Add John Wick to the action and Blade Runner to the futuristic world, and then you’ll get Improvement, which is even better than the movies that inspire it. The film is already forgotten, and viewers are now worried about how they avoided watching this gem film in theatres. A follow-up film is in the pipeline, too, so prepare yourself. From the beginning to the end, Upgrade takes the form of Blade Runner by way of Robocop by way of The Matrix plot tact, with Whannell miraculously spinning an entirely original, action-packed science-fiction story from such lofty influences — one that has much more fun with its haughty-yet-silly premise than most action movies will dare.
7. The Book Of Eli
It might not have been a big critical hit, but it contains some brilliant settings, decent works, and respectable performances by Denzel Washington and Gary Oldman. This neo-western adventure film by the Hughes brothers (known as Broken City and From Hell) follows Eli, a nomadic who journeys across the desert USA with outstanding combat and survival abilities, whose mission is to deliver a book on the West Coast that could hold the redemption of humanity: the last remaining Bible. It received largely mixed reviews, but Roger Ebert gave it 3⁄4 stars, called it “very watchful” and praised it for its imagery.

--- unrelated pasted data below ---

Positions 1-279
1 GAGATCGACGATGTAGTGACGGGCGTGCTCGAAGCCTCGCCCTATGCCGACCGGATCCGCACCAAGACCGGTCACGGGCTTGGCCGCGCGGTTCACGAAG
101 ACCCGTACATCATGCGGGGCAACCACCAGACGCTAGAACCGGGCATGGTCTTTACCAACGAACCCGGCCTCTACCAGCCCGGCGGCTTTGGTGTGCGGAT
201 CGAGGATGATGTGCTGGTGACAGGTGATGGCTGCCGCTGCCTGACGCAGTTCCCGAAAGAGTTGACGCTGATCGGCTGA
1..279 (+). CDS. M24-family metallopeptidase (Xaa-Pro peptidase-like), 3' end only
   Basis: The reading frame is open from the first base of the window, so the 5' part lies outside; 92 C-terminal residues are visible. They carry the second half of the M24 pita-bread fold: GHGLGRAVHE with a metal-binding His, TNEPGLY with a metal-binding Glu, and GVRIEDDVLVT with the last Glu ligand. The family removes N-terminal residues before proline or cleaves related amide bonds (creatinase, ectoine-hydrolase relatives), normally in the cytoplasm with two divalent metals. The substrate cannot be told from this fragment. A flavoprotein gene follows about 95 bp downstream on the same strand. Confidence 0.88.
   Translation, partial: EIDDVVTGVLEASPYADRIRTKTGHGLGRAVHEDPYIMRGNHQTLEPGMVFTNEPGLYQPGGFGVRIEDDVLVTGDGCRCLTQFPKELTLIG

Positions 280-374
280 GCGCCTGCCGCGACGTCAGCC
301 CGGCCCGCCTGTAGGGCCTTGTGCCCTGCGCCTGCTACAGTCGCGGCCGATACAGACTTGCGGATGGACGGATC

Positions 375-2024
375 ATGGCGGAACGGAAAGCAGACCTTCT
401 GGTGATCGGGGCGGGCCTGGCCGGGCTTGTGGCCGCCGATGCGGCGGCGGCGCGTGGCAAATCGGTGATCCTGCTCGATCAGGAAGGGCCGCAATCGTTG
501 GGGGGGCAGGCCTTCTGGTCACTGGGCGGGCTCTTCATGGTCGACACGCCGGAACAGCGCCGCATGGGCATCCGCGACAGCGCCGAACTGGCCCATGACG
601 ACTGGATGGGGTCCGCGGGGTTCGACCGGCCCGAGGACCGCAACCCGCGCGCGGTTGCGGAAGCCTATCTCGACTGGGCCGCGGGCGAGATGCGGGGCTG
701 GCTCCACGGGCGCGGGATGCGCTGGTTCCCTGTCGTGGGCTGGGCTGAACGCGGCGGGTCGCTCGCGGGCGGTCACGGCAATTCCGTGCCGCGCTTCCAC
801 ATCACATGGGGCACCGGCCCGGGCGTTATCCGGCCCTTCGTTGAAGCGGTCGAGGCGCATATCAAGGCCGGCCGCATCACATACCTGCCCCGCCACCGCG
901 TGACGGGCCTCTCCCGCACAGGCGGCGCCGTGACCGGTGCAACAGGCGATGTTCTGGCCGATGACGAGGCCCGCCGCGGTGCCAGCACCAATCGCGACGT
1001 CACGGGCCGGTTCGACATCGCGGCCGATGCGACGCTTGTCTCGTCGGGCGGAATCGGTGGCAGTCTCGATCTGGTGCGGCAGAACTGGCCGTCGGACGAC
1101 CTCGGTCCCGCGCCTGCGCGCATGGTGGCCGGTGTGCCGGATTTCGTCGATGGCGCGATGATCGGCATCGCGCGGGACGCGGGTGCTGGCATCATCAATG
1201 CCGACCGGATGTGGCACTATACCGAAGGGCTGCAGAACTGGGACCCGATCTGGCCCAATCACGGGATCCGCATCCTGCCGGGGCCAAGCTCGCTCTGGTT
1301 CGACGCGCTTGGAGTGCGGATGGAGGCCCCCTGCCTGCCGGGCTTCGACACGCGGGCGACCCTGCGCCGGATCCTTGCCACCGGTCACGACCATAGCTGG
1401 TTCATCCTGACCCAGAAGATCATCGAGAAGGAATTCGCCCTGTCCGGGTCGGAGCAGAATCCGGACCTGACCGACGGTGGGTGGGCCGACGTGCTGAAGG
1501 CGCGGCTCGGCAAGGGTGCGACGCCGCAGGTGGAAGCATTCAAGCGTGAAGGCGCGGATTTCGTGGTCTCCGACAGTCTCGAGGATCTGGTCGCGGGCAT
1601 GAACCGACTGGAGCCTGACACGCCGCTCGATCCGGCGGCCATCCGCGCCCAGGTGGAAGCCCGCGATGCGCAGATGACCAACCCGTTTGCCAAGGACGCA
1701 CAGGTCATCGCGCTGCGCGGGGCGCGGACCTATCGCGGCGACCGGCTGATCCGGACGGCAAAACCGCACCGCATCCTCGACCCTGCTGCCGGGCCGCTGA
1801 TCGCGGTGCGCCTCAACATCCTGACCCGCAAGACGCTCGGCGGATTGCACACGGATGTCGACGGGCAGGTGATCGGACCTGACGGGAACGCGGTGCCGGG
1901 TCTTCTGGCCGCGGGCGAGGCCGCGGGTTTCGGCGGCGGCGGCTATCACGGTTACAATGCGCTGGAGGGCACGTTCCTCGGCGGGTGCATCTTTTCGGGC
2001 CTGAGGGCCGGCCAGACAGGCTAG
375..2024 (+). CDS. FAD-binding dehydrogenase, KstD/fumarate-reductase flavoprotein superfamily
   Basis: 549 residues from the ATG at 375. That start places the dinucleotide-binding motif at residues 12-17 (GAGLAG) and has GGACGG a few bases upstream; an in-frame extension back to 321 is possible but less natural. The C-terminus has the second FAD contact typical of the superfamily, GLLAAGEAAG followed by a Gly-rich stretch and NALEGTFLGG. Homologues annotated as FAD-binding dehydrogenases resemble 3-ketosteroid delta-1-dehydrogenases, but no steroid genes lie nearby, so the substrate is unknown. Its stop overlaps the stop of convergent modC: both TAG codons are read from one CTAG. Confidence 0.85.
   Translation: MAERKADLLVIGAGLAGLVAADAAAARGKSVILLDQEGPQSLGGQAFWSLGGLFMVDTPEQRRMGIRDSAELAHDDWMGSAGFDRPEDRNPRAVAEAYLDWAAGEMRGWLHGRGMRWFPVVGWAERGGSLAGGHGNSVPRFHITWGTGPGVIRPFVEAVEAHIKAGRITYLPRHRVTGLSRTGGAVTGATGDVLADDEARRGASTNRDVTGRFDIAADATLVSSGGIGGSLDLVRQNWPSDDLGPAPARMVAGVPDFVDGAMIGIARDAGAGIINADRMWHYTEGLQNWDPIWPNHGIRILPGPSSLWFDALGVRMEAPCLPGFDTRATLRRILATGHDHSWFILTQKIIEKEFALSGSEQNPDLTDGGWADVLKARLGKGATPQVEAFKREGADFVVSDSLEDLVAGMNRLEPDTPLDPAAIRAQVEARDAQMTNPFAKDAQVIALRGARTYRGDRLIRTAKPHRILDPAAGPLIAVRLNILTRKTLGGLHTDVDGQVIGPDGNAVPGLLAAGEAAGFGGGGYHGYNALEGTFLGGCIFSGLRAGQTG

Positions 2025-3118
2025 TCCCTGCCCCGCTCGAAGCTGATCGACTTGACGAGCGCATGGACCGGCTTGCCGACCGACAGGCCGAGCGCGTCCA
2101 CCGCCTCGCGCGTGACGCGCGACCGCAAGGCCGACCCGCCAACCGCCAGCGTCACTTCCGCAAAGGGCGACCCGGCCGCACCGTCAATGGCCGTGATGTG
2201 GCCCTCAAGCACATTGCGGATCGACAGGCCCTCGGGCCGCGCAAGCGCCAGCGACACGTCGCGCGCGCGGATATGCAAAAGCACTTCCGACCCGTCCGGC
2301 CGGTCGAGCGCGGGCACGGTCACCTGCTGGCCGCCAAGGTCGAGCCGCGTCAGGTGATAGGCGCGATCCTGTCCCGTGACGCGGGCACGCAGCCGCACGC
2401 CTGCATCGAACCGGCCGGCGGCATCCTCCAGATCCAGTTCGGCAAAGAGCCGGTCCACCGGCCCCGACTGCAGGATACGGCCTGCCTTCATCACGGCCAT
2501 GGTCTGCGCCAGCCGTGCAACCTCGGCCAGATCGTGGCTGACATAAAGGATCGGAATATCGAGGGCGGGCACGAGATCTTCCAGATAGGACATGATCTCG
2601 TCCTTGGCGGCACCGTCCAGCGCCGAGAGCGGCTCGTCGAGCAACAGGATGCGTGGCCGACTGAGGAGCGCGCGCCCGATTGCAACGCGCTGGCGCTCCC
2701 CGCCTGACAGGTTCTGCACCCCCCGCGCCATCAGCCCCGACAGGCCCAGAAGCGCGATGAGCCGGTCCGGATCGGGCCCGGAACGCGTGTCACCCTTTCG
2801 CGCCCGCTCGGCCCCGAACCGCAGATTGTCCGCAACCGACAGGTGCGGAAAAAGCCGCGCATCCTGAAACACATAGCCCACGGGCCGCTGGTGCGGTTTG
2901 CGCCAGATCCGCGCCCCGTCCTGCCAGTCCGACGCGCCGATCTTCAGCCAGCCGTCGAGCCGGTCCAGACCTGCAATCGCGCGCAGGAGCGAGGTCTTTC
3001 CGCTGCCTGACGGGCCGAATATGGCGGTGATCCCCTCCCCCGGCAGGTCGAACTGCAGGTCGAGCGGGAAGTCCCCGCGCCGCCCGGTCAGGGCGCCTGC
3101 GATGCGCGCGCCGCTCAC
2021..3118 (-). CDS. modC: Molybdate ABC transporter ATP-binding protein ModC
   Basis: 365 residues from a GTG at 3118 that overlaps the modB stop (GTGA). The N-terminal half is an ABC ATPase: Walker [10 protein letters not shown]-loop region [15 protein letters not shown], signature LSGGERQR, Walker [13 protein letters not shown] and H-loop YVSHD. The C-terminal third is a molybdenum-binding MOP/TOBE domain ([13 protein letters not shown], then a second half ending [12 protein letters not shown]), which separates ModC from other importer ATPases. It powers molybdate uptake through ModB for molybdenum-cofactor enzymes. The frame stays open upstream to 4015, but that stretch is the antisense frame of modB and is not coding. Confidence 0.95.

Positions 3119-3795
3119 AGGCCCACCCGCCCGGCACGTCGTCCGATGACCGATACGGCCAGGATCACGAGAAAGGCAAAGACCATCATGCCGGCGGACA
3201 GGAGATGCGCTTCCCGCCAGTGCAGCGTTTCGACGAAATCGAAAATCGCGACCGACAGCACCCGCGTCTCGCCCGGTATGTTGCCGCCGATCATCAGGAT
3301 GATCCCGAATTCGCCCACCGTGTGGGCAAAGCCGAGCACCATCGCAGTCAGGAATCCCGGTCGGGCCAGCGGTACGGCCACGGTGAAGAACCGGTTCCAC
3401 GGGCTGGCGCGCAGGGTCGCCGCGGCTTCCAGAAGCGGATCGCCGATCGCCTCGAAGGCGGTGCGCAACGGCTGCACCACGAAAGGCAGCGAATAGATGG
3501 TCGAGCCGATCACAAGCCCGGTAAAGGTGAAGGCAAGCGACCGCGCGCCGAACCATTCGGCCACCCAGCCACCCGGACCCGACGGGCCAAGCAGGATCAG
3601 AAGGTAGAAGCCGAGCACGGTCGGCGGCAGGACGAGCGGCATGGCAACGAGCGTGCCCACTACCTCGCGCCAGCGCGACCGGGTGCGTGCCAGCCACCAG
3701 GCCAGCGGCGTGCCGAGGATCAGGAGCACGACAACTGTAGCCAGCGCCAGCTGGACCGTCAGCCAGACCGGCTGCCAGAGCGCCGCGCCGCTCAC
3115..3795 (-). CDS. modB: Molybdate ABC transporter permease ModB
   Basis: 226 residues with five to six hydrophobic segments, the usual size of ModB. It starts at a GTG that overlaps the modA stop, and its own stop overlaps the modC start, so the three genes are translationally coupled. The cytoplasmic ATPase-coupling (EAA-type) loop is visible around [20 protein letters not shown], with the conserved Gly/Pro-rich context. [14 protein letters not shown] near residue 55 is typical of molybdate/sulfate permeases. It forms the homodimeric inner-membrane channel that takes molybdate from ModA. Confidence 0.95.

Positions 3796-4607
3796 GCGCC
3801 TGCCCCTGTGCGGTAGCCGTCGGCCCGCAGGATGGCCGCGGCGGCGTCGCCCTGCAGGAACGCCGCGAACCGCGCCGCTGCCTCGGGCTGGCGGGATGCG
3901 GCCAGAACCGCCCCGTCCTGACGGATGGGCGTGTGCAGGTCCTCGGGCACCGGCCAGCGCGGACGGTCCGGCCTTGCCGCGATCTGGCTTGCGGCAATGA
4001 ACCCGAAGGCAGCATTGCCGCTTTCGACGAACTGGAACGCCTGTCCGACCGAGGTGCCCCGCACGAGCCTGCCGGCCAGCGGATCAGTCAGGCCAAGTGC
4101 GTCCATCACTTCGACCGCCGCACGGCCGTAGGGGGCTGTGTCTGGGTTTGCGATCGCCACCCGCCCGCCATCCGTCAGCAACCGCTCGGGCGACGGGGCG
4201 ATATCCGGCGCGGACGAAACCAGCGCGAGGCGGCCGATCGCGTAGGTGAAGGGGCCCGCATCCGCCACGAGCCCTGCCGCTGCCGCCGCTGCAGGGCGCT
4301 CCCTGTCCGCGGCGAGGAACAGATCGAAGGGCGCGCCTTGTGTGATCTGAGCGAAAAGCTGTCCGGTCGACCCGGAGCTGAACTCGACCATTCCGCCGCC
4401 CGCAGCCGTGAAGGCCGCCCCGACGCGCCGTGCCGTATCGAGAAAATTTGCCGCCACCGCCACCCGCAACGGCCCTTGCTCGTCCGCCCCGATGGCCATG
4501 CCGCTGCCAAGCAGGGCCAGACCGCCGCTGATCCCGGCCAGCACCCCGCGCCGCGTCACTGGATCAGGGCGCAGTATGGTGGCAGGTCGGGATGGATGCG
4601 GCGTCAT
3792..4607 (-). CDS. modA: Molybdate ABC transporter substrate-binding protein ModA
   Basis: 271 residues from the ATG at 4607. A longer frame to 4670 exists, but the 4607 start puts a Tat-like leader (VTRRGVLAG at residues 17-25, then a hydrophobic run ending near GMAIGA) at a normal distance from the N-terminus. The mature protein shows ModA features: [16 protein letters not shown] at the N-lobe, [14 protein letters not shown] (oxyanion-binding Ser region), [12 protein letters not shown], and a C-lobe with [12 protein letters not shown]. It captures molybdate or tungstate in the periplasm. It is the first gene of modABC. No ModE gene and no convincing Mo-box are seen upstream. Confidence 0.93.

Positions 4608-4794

8. Tron Legacy
Tron: Legacy is an adventure film that is a sequel to Tron, released back in 1982 where there was a limited budget and poor VFX equipment. The film is set to seven years from the main film, Sam gets a call, and now he has to go back to the grid to save mankind from the threat. This film stars Olivia Wilde and Jeff bridges in leading roles; the film has a solid storyline and a great VFX. Anime viewers can get the big futuristic and cyberpunk aspects of the science fiction genre by watching this film travel a lot under the radar of audiences.
9. Blade Runner
Blade Runner was released back in 1982, and inspired many other films, mostly science-fiction films, and was considered a cult classic. This film was not a box office blast, but a classic film, and it was a long way ahead of its time. This can easily be considered the best cyberpunk movie of all time. It also impacts anime fans who enjoy cyberpunk and science fiction. The story is set in the Los Angeles dystopian and portrays Rick Deckard played by Harrison Ford, who was assigned the task of chasing out of path replicas and finding himself trapped in a web of dark lies.
The first thing you have to say about this film is that you watch it to enjoy it, not to worry too hard about it. It’s certainly a derivative with the influence of Escape From New York, 28 Days Later, and Mad Max himself being evident (not to say that being inspired and copying anything is one and the same thing, but this film blurs the line).
Neil Marshall’s film brings viewers to post-apocalyptic Scotland, walled and quarantine for years due to a lethal virus. Officials assumed that all was under control, but when the virus is found in London, it’s up to Major Eden Sinclair (Rhona Mitra) to take her team to Glasgow to hunt down a medical doctor who holds the cure for everything.